Date Full Report Received


Date Abstract Report Received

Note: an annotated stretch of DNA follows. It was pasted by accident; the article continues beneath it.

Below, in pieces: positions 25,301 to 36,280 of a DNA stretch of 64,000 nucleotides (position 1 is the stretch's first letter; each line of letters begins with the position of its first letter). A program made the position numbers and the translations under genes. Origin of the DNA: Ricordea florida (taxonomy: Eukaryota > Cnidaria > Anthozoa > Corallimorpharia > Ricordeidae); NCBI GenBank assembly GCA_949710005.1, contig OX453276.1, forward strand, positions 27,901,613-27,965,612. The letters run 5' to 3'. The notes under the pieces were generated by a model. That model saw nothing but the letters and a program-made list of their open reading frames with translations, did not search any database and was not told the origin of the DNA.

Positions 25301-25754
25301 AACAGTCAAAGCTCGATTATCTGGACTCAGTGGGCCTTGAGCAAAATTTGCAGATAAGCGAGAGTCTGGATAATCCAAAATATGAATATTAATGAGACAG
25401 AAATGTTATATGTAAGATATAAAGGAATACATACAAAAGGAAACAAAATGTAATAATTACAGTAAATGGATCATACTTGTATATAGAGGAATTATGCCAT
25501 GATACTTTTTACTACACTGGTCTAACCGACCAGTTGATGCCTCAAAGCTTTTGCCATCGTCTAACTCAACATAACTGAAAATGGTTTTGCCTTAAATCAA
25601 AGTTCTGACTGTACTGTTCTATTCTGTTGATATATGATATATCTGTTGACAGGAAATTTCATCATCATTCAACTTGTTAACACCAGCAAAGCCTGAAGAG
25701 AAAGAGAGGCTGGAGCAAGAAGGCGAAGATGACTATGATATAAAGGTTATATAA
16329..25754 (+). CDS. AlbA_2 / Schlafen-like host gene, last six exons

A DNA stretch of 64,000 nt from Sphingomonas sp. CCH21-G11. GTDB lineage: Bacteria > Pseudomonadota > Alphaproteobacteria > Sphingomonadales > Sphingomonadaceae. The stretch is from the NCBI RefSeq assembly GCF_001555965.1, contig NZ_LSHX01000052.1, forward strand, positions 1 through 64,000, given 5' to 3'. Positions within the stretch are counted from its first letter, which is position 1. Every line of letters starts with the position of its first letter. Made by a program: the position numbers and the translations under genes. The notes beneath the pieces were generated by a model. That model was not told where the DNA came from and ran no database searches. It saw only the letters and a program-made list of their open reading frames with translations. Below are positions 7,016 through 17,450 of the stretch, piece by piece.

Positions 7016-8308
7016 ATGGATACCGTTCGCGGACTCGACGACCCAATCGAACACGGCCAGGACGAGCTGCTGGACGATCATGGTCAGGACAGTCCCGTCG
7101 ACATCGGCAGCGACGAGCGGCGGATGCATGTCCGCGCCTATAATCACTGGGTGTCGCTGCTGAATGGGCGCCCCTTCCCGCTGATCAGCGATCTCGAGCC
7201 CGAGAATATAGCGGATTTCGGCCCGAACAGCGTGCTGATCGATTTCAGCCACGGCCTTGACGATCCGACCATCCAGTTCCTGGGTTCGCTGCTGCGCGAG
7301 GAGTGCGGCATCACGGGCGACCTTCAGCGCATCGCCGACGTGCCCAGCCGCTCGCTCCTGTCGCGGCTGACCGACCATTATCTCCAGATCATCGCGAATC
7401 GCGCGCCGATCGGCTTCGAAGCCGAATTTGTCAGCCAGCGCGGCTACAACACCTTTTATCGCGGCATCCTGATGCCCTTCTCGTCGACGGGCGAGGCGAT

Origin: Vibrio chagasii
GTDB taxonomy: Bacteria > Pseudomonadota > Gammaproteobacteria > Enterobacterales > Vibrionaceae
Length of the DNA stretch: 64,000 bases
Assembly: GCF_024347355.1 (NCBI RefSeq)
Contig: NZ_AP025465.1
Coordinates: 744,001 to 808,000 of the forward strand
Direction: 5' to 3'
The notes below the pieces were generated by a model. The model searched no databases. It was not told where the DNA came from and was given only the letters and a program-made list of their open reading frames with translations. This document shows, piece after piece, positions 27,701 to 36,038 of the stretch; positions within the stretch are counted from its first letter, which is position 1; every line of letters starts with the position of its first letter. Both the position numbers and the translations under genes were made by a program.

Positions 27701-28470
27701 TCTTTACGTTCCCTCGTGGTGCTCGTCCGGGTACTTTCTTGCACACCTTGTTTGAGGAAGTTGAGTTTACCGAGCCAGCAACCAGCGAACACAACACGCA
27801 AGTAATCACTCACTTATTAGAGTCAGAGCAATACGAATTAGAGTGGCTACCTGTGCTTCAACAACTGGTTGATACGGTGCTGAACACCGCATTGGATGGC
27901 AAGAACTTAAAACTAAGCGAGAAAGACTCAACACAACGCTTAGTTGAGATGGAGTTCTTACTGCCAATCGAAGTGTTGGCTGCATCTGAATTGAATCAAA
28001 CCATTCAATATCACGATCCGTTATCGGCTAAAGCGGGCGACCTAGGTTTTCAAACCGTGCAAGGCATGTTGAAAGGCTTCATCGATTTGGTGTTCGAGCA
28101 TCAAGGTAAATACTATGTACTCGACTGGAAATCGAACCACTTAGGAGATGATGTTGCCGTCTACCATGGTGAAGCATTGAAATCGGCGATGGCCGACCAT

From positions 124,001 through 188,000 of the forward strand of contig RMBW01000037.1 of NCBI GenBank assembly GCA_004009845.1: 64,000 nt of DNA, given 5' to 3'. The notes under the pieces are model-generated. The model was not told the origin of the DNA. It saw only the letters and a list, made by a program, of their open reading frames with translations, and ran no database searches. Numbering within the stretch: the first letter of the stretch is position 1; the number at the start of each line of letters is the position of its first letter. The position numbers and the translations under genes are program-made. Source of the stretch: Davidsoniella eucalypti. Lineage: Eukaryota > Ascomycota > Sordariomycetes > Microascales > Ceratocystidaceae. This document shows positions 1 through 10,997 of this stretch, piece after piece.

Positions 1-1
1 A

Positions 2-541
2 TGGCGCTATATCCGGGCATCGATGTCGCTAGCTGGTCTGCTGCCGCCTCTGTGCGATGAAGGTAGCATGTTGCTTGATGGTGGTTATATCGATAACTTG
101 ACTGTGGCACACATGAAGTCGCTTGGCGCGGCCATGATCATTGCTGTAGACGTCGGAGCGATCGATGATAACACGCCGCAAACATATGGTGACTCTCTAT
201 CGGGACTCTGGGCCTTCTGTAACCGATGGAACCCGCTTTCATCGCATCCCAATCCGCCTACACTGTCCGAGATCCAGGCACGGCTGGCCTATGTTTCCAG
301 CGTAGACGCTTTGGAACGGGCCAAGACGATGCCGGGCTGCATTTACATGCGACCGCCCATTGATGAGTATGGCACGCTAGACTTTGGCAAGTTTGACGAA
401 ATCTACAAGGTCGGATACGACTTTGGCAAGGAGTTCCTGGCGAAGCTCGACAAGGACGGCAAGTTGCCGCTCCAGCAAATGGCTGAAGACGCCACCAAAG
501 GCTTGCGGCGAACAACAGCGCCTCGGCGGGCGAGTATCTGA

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The identification of predictive DNA markers for pork quality would allow U.S. pork producers and breeders to more quickly and efficiently select genetically superior animals for production of consistent, high quality meat. Improvement in the genetic potential of swine populations to efficiently convert feed into lean, palatable pork will provide long-term economic returns to the producer. By predicting cooked meat tenderness genetic potential, such technology could be used by packers to ensure product quality and more efficiently determine optimal use of pork. The objectives of this proposal were to identify the causative sequence variation in calpastatin that likely affects tenderness in commercial-level pig populations and to develop definitive DNA markers that are predictive of pork tenderness for use in marker assisted selection programs. Because the calpastatin gene lies under QTL for tenderness in different resource populations and markers in calpastatin are highly associated with tenderness traits, we resequenced the calpastatin gene in pigs with divergently extreme shear force values in order to identify all possible mutations that could affect tenderness. We tested these polymorphisms in our research population and samples of industry pigs for association with objective measures of tenderness. From this study we have identified 5 genetic markers that were highly associated with pork tenderness in all of the populations studied representing 2,826 pigs from 4 distinct populations. These markers should be predictive of pork tenderness in industry populations.